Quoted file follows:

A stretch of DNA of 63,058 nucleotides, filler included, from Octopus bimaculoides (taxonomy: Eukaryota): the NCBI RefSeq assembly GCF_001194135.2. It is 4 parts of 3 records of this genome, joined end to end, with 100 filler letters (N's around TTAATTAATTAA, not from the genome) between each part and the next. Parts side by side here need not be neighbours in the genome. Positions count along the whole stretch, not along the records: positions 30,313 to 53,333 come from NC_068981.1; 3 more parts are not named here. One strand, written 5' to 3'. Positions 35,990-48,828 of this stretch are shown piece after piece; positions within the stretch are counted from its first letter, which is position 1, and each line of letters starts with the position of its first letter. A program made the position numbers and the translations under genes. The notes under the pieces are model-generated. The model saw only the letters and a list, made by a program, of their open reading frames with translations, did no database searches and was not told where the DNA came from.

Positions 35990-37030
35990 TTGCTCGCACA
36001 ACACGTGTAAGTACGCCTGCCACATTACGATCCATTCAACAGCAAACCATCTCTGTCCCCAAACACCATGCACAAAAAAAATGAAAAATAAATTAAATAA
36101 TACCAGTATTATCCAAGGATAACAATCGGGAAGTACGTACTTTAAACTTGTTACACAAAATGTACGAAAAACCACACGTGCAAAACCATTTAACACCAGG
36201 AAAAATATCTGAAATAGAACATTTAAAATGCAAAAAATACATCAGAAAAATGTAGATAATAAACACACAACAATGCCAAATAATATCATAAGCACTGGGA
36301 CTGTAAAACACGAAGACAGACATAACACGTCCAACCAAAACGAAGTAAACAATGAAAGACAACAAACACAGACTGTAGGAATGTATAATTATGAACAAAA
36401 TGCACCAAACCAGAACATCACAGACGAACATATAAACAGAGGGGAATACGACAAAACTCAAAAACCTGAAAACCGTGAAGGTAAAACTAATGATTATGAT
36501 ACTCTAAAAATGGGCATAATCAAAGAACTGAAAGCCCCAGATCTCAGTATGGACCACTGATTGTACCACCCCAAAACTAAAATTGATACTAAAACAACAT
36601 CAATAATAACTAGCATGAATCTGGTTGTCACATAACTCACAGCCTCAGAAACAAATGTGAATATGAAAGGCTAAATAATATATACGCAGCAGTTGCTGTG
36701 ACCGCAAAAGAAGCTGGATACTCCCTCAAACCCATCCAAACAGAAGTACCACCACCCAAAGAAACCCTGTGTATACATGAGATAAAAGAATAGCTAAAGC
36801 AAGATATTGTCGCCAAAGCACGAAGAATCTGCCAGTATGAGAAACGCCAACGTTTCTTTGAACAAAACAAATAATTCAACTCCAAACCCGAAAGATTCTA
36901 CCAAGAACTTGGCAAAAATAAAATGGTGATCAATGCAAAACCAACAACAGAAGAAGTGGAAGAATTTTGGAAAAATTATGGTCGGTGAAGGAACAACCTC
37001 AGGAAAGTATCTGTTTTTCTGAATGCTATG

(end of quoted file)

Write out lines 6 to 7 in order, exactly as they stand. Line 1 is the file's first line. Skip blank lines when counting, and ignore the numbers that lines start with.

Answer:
36201 AAAAATATCTGAAATAGAACATTTAAAATGCAAAAAATACATCAGAAAAATGTAGATAATAAACACACAACAATGCCAAATAATATCATAAGCACTGGGA
36301 CTGTAAAACACGAAGACAGACATAACACGTCCAACCAAAACGAAGTAAACAATGAAAGACAACAAACACAGACTGTAGGAATGTATAATTATGAACAAAA